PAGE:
Postoperative Weight Gain May Contribute to Development of Lymphedema

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Postoperative weight gain during treatment of breast cancer is an important factor for both the patient’s development of lymphedema and response to treatment, according to an article published online in the journal Supportive Care in Cancer.

In this study, the files of patients with breast cancer-related lymphedema (from 2006 to 2012) were analyzed retrospectively, and patient demographics, clinical variables, patient variables, and circumference measurements (of lymphedema and healthy arms) were recorded.

A total of 331 patients were evaluated, with an average age of 54.4 ± 10.9 years and an average length of lymphedema treatment of 2.92 ± 1.3 weeks.

Results showed postoperative weight gain was significantly associated with postoperative duration, number of chemotherapy (CT) cycles, duration of tamoxifen use, and duration of hormonal therapy (P<0.05). The authors found a statistically significant negative correlation between post-treatment arm volume and activity level, postoperative duration, and postoperative weight gain (P<0.05).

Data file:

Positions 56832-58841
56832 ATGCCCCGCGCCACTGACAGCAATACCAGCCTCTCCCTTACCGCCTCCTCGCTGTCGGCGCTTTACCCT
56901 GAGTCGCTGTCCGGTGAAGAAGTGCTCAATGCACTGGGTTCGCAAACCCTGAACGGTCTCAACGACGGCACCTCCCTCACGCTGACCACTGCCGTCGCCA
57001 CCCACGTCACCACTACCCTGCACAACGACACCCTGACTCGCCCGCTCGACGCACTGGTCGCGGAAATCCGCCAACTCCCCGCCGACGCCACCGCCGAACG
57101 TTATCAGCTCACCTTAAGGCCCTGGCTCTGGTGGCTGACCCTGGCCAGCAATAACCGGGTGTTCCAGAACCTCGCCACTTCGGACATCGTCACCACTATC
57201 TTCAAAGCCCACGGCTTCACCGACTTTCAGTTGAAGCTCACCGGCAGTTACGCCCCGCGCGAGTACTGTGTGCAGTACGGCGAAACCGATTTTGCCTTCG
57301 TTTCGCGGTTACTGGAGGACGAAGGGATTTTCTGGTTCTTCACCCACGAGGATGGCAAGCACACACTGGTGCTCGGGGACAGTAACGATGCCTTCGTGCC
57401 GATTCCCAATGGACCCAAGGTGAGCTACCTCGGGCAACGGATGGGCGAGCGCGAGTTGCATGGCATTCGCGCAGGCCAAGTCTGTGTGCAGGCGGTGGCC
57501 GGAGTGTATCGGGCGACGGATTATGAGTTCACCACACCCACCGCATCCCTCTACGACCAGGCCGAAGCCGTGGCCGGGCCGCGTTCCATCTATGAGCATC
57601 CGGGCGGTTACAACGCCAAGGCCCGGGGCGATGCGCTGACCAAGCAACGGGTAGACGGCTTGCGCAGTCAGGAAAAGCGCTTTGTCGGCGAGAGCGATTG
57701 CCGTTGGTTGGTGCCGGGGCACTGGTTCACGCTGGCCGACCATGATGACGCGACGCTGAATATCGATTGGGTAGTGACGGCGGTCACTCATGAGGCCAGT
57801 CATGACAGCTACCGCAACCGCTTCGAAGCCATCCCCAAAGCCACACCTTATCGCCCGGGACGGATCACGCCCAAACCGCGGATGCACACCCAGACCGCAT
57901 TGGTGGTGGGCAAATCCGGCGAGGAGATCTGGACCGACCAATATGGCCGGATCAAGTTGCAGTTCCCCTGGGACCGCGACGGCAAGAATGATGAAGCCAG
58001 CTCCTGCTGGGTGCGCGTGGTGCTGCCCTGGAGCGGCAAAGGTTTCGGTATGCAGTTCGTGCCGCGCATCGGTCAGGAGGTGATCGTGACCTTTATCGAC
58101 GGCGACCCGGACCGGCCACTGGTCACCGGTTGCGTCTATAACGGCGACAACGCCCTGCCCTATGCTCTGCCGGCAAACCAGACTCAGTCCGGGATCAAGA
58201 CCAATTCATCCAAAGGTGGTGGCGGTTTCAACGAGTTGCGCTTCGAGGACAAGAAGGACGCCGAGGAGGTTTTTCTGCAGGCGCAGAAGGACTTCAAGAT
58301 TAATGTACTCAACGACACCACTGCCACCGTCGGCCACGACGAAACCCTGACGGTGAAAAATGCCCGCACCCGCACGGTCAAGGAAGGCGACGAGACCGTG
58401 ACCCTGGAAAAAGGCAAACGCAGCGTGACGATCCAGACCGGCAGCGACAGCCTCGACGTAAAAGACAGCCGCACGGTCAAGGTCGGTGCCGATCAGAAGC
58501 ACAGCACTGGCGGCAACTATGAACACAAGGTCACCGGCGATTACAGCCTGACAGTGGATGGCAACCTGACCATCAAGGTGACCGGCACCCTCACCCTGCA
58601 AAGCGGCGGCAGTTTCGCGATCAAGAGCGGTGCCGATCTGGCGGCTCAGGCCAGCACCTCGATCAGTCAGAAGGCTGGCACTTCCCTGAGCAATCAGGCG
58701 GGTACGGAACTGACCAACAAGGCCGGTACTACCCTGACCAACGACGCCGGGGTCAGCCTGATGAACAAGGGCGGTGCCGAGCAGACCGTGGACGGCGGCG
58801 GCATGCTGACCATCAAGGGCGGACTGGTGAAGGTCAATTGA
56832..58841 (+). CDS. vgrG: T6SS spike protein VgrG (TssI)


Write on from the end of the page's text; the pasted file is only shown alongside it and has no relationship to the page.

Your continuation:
Furthermore, the investigators concluded that the breast cancer treatment methods had no effect on patients’ response to treatment of lymphedema.

The study suggests its findings, specifically the correlation between activity level and postoperative weight gain, may provide guidance in clinical practice.

Robotic surgery is safe and feasible for the surgical management of morbidly obese patients with end
Postoperative weight gain during treatment of breast cancer is an important factor for both the patient’s development of lymphedema.
In clinical practice, noticeable differences are seen in patient response to the treatment of breast cancer-related lymphedema. Although some factors influencing response to treatment are mentioned in the literature, there is no sufficient evidence and results are confusing. For this reason, our objective in this study is to identify predictive and response-related factors for response to treatment of breast cancer-related lymphedema.

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